Every year, without fail, several of Stanford's top targets are taken off the board when they cannot gain acceptance to the school via the admissions application process. Erik Lorig will not be one of those infamous Admissions tombstones in the 2005 class, though, as he found out last weekend from Walt Harris the long-awaited news that he was accepted to Stanford.
"It was a huge relief and great news," Lorig emotes. "Now that I'm admitted, it makes my decision a lot harder. If I hadn't gotten in, it would have made my decision easier."
The leaves the Rolling Hills (Calif.) recruit still considering the Cardinal along with USC, California, UCLA and Notre Dame. Though Lorig has not yet visited the Irish in South Bend, he and his family are still talking to Charlie Weis with interest. The Palos Verdes Peninsula High School senior has been on and off again with the prospect of officially visiting Notre Dame, but each New England Patriots victory keeps Weis in Boston out of Indiana. The Irish did send an assistant into the home this past week, as was the case for the other four suitors. USC sent head coach Pete Carroll and his son, tight ends coach Brennan Carroll on Monday. UCLA came in yesterday and Cal is in the home today with Jeff Tedford.
The Cardinal sent Thursday to Rolling Hills the three assistants who could potentially be the position coaches for Lorig at Stanford: Dave Tipton (defensive line), Tom Quinn (outside linebackers) and Ben McAdoo (tight ends). While it is not unusual at this time of year for a school to send in several coaches to a bluechip recruit's home like this, the complexity of that Cardinal coaching front is representative of a critical issue for Lorig. Each of his schools are presenting a different approach for how they would ostensibly employ him on the football field. Stanford has recruited him for some time as a "big athlete" with potential use on offense or defense. Lorig has indicated that more recently there has been more emphasis on defense, which could be a problem given his publicly stated preference to play offense (tight end). The pendulum apparently has swung again, though, in how the Cardinal are conveying their message to the 6'4" athlete.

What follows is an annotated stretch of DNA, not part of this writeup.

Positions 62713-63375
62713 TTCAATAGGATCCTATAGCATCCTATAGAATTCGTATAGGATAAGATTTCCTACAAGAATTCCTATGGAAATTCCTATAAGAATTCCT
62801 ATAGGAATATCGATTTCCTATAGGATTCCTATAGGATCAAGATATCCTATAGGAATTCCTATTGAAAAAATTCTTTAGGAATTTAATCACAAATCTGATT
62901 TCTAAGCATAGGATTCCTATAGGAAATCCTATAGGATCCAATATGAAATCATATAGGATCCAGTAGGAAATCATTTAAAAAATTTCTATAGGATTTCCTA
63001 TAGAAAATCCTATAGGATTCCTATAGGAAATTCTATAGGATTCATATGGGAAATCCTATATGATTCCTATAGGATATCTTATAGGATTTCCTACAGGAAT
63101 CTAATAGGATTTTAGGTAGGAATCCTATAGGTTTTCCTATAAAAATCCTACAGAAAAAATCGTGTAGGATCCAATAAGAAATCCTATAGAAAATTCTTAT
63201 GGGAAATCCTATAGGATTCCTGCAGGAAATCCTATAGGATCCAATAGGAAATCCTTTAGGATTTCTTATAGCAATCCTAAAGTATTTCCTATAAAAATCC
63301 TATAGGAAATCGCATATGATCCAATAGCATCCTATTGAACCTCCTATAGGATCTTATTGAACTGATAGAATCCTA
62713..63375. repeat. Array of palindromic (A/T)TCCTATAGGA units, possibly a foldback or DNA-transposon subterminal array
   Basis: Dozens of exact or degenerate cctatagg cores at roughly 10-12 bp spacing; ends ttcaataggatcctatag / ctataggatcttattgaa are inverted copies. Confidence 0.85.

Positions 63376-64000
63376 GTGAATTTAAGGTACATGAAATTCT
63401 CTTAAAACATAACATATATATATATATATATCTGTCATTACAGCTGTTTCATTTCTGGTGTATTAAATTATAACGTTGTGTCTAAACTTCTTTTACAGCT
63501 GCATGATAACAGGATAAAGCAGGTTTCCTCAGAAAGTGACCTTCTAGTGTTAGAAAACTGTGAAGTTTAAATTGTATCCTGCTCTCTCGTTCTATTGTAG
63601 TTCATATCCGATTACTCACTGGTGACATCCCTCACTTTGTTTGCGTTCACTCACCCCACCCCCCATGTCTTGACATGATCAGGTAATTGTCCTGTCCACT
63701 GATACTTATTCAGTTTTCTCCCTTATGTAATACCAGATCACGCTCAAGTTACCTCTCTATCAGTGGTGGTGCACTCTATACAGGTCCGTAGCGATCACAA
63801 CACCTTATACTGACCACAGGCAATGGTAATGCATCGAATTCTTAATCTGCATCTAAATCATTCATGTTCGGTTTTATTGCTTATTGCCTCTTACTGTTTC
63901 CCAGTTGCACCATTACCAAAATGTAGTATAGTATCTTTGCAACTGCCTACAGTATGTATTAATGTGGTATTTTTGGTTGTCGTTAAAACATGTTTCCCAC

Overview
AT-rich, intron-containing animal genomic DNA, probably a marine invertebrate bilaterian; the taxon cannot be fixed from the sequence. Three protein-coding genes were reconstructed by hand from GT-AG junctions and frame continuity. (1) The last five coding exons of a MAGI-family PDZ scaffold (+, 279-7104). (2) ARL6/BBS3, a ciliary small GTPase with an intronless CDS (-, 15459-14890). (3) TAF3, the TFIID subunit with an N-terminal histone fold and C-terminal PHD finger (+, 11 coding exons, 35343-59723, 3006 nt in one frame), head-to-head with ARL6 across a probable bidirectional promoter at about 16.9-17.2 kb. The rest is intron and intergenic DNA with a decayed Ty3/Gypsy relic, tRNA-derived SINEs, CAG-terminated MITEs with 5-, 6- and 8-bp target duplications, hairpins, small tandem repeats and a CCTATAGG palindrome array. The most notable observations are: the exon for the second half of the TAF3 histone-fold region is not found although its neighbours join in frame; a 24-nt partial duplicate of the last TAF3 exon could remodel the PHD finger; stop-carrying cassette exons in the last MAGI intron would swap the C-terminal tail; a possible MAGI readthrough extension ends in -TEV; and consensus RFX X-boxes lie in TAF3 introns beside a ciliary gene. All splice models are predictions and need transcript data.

"I think they are coming to see me as a true offense/defense recruit," Lorig describes. "It's not necessarily defense now."
His mother, Karen Lorig, paid close attention to what the coaches portrayed in her home, and she feels that they would give her son a good first shot at offense.
"I felt like they would let him play tight end first, and possibly defense later if the opportunity arose," she offers. "Coach McAdoo talked the most about tight end technique. Defense is in the background."
"It was just a really productive session," the recruit's mother adds. "Erik learned a lot - we all did. The coaches were all great. What a trio! The new tight ends coach is just tops, and we were thrilled to see Dave Tipton back. He's the best. We have met him before, of course, and we just love him."
You would imagine Stanford's strength at this point lies in their academics. But Erik Lorig says that his mind is more on the gridiron than the classroom as he tries to differentiate between his final five schools.
"All the schools left that I'm looking at passed the academics screen. That's why they're still here," he declares. "Now I'm down to the finer examination of the football aspects of the programs."
If this has truly become a football decision for Lorig, Stanford is then presumably a strong underdog to at least Cal and USC, who were the two most dominant football programs out West and two of the best in the nation this year. The Cardinal floundered to the point that they had to fire their head coach and bring in Walt Harris. Unless they can make a convincing argument for the football opportunity that exists on The Farm, at the ground level of a rebuilding project, Stanford has little apparent advantage to work. That all being said, the Cardinal coaches are not ready to abandon the edge of the Stanford diploma.
"They touched on everything," Karen Lorig describes of Thursday's balanced pitch. "For them, the academics are as important as the football. But football is still tops and every player should maximize their potential. Stanford is just a great marriage of athletics and mind growth."
Her son says that five schools are still involved, but three lie at the forefront of his mind. He does allow that Stanford is one of those three. Lorig denies that he has any one leader, or even a lean within the trio. He previously said he was waiting for a moment of singular clarity to bring one school ahead from that three...
"No, I haven't had the epiphany yet," Lorig laughs. "But I will soon."
Which school will have the last chance to bring that clarity to the SoCal athlete? Stanford has head coach Walt Harris coming into the Lorig home tomorrow for what the recruit believes will be his last in-home visit. He expects to have his college decision within the week. We will check back with Lorig this week to get his reaction to Harris' final pitch, as well as Stanford's chances.
Erik Lorig is ranked the #8 tight end in the nation by Scout.com and the #15 overall player in California.
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